Japan’s persistent chasing after Russia probably adds to the likelihood of another failed effort at normalization. It will reinforce Russian preconceptions that Japan needs Russia more than Russia needs Japan, even though the truth is arguably the exact opposite (see EDM, July 31). It will also reinforce the probably mistaken Russian belief that it can pressure and insult Japan with impunity and still achieve its objectives. Indeed, Russian Foreign Minister Sergei Lavrov told Kishida during their September meeting that progress on normalization was only possible if Japan first recognized “historical realities” regarding the Kurile Islands (Asahi Shimbun, September 16).
It may also be the case that Moscow is intimating it will not even negotiate on the islands if sanctions remain in place. Putin reportedly warned Abe that if he comes to Japan, the Russian president must have concrete economic results to show for it (Nikkei Asian Review, September 15). Similarly Sergei Naryshkin, the speaker of the State Duma and a close aide to Putin, has stated that “Japan’s imposition of sanctions on Russia [passed by the West in response to the Kremlin’s war against Ukraine] has become an obstacle to bilateral relations” (Kyodo, Japan Times, September 11). Moscow may want to drive a wedge between Japan and the West by encouraging unilateral Japanese softening of its sanctions—which are already milder than those of Europe. This would also create a precedent of turning a blind eye to Russia’s aggression in Ukraine as well as potentially open up the Senkakus to Chinese claims and threats. Moreover, such a concession by Tokyo might not even garner any benefits for Japan regarding the Kurile Islands or ties with Russia.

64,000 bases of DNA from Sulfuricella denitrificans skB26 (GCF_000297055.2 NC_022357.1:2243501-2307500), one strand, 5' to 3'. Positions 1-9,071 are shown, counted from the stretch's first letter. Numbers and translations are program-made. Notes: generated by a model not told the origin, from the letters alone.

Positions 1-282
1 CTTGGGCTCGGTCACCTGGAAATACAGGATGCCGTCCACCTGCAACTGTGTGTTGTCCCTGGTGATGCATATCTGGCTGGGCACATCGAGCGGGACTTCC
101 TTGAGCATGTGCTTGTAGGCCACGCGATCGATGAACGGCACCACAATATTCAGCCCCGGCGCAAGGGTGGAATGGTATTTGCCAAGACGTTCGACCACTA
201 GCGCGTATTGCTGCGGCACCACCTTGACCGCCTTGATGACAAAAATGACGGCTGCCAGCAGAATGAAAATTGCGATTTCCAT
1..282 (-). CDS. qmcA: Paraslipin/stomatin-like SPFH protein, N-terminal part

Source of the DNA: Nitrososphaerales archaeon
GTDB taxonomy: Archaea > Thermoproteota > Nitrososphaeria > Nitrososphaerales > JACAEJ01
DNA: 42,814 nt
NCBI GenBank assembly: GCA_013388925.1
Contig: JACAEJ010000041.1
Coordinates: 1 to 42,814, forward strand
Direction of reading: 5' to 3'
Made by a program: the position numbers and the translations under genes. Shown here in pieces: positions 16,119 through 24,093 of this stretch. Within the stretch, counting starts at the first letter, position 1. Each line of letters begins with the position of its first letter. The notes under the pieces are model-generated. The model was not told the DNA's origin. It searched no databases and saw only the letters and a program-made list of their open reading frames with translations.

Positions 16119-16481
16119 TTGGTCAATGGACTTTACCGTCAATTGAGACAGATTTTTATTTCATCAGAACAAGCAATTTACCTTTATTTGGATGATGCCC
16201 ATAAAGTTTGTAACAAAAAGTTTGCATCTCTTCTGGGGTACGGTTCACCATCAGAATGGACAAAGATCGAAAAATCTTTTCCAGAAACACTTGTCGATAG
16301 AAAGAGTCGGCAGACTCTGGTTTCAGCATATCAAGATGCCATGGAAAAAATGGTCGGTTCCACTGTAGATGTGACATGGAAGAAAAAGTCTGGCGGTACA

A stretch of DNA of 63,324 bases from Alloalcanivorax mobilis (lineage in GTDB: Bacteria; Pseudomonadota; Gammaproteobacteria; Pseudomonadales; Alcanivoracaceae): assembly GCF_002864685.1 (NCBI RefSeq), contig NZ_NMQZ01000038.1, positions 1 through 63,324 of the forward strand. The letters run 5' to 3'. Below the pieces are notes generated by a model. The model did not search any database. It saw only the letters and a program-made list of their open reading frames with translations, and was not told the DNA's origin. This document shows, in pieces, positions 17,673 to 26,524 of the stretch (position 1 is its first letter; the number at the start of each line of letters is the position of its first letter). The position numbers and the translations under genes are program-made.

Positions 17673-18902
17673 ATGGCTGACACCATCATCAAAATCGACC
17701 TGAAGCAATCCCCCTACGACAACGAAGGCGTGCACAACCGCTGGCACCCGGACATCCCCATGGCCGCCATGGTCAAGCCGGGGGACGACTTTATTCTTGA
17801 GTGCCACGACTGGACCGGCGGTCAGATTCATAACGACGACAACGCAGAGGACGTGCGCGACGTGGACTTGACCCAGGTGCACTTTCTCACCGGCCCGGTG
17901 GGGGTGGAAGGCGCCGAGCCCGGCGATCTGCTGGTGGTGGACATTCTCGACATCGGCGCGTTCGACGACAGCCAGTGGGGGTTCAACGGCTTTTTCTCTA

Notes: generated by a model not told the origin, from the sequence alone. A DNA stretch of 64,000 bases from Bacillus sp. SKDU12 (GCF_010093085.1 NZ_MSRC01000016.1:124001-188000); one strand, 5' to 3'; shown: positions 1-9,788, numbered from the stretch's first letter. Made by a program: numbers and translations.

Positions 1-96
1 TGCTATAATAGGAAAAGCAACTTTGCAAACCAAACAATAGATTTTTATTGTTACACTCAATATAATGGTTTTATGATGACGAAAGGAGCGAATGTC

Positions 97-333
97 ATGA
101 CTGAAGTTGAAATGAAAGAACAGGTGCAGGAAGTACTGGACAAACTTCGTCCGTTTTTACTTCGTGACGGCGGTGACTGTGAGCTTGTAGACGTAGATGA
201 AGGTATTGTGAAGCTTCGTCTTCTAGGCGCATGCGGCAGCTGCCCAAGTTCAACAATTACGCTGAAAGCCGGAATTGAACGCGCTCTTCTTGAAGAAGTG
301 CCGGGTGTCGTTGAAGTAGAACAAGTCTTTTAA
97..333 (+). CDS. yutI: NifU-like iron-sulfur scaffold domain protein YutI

Beyond those considerations, Japanese commentary seems to be torn between thinking that Russia is employing psychological pressure to intimidate Japan as a negotiating tactic, versus simply treating Japan with contempt. Inadvertently, however, Japan is perhaps setting itself up for further insults or coercion. Reportedly, Abe’s government sent the Kremlin a message explaining that Tokyo had already given a detailed explanation to US President Barack Obama regarding Putin’s possible visit to Japan. The communique may have been intended to display Prime Minister Abe’s determination to invite President Putin in the near future; but apparently, Putin took this message as a sign that Tokyo always checks first with Washington before acting, and so is not a fully independent international actor. Therefore, “Russia does not need to deal with Japan on an equal footing” (Nikkei Asian Review, September 15). Alternatively, this may convince Putin that Tokyo will not yield on sanctions unless Washington approves, so it is pointless for him to deal with Japan on this issue and, thus, he should just deal directly with Obama—over Abe’s head.
In any case, the Abe-Putin meeting in New York was predictable. Both men spoke in veiled terms so as not to disrupt the bonhomie: Abe cautioned against new provocations on the Kurile Islands, while Putin emphasized the need for increasing economic cooperation, which would naturally undermine sanctions (Kyodo, Japan Times, October 1; Sputnik News, September 29; Asahi Shimbun, September 29). While this performance may have been characterized by smiles and handshakes, it is difficult to see how Japan and Russia can achieve their objectives without burdensome costs. Putin probably cannot give up the Kuriles without major economic compensation, but Abe cannot offer such remuneration, due to alliance commitments and because Japanese businesses remain rightly mistrustful of Russia. On this basis, even if Putin visits Tokyo in 2016, a final normalization of Russo-Japanese relations will still be highly unlikely.